Conservation Laws

With exam marking and committee meetings, it has been a slow week, but here's a pop quiz.

What does this woman
have to do with this video?
(the video has a nasty crack at the end of it, and so don't watch if squeamish). The answer is not that the woman in the photograph is the girl in the video.

Of course, what we are looking at here is a collision, and due to the use of the yoga balls, it is a pretty elastic collision, and so energy is almost conserved (and if you account for the energy that goes into heat and noise, it's completely conserved).

But what we all remember from our high school physics is that the thing called momentum, the sum of mass times velocity, is always conserved in collisions, and so if, before the collision, we take the mass of the boy and multiply it by his velocity, and then do the same for the girl, and then add the two quantities together, this sum is the total momentum. If we do the same after the collision (assuming no external forces), the total momentum remains the same (this is why it is a conservation law).

But you knew that. It still, however, leaves a question. Why is the sum of mass times velocity conserved? Why isn't the sum of mass divided by velocity conserved? Some of you will undoubtedly think this is a silly question, and the answer is "because a teacher told me so".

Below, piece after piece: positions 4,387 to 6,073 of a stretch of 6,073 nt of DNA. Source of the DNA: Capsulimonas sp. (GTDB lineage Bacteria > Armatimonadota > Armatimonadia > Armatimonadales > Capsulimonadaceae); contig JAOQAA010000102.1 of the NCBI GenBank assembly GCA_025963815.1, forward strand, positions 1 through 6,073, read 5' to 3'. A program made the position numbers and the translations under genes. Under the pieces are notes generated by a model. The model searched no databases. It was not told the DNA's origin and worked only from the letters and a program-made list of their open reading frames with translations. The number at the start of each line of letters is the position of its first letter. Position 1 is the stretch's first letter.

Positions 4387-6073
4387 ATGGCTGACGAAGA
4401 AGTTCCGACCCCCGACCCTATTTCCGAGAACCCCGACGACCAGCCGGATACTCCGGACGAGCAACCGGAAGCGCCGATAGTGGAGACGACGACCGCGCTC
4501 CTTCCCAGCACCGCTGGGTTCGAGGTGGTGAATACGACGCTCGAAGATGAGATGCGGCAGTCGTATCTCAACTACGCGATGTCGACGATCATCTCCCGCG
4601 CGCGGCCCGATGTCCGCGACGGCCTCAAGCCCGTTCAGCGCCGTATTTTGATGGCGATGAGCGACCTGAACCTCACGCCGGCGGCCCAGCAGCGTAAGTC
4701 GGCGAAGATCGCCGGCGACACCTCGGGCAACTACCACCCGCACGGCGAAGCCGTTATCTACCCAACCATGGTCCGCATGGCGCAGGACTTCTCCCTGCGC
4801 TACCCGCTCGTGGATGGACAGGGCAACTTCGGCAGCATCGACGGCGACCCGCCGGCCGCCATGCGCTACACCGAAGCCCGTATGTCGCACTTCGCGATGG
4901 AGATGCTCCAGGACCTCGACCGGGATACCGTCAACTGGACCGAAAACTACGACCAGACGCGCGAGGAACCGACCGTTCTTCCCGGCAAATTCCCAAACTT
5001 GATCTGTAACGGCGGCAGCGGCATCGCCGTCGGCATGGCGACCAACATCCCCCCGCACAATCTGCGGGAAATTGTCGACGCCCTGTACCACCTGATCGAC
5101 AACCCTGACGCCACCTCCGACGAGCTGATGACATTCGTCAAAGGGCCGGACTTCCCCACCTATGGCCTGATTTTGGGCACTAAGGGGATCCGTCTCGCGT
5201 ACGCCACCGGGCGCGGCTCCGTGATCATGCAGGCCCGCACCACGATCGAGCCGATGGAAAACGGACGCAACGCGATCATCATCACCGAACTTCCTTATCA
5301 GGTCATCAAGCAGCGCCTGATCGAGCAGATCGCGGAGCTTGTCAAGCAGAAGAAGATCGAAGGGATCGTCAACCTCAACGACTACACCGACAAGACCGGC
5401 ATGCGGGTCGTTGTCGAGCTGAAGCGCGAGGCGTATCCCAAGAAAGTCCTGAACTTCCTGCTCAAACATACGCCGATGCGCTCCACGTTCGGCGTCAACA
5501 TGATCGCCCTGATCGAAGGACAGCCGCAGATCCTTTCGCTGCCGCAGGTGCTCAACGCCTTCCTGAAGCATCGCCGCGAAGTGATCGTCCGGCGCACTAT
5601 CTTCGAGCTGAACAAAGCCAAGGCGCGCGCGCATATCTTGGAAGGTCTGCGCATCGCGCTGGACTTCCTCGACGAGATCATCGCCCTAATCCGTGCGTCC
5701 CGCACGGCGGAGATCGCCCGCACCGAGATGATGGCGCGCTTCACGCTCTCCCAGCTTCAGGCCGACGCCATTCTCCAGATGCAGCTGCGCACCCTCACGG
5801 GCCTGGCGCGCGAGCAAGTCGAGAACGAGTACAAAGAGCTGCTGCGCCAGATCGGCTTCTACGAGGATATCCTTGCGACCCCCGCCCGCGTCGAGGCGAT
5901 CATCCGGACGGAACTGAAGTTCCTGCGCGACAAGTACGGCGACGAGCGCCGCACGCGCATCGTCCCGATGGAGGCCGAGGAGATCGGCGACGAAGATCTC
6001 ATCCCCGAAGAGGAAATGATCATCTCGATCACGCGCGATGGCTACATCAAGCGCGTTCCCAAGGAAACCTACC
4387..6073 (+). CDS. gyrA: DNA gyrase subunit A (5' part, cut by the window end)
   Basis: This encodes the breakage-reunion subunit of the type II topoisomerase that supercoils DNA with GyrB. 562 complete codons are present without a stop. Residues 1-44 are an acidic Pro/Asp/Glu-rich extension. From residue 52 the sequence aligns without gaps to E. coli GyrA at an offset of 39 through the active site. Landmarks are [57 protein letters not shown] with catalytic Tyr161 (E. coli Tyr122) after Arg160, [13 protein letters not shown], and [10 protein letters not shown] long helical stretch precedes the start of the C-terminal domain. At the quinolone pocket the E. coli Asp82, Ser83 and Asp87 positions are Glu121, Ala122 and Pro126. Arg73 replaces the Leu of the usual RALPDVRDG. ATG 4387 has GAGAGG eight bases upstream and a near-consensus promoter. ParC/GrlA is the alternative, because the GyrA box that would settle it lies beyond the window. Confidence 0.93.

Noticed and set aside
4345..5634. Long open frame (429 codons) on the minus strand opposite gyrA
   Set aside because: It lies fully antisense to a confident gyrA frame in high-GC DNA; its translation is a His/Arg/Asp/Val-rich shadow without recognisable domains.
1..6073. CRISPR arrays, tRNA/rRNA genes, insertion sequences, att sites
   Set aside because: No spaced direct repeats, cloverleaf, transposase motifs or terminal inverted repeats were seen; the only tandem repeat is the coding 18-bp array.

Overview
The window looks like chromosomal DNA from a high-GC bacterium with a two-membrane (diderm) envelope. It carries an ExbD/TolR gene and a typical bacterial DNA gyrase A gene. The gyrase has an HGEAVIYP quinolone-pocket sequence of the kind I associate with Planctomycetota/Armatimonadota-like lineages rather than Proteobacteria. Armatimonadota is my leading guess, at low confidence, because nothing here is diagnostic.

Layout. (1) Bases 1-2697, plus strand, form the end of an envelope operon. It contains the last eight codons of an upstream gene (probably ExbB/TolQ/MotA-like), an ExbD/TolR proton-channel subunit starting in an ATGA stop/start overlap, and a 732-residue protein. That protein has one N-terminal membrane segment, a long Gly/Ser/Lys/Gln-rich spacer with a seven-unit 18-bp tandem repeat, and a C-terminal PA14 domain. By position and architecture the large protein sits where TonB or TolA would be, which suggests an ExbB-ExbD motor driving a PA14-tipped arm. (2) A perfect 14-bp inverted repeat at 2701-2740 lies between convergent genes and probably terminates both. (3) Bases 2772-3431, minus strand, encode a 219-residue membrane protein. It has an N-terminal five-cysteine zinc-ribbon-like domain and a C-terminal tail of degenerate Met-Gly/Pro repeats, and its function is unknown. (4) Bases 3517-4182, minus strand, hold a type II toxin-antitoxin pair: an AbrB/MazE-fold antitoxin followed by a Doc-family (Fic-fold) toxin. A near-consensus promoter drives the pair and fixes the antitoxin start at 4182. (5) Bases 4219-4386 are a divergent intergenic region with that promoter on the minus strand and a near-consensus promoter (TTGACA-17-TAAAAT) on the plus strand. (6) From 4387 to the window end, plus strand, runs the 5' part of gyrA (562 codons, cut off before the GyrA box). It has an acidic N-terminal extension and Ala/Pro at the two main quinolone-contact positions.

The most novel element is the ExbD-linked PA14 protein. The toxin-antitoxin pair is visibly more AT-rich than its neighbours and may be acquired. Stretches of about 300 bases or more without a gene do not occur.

This brings us back to the woman in the top picture. Some of you will recognise her as Emmy Noether, and she is one of the most important (and yet unknown) people in physics (even though in reality she was a mathematician).

What's the link? Well, Noether discovered something amazing. She discovered that symmetries in physics give us conserved quantities. Without getting into the technical details, what she discovered is that if the laws of physics here are the same as the laws of physics over there (translational symmetry) then the quantity we call momentum (strictly linear momentum) must be conserved.

Also, if the laws of physics remain the same if I rotate myself around (rotational symmetry), then we have a quantity known as angular momentum conserved. And, if the laws of physics are the same in the past and future as they are now (temporal symmetry) then we have a quantity called energy that is conserved.
Ohh!! You might say, that's interesting. But then you might say that isn't energy conservation a bit obvious. I mean, clearly "energy cannot created or destroyed" is obviously true. After all, you were told it in school, and they would never lie to you.... would they.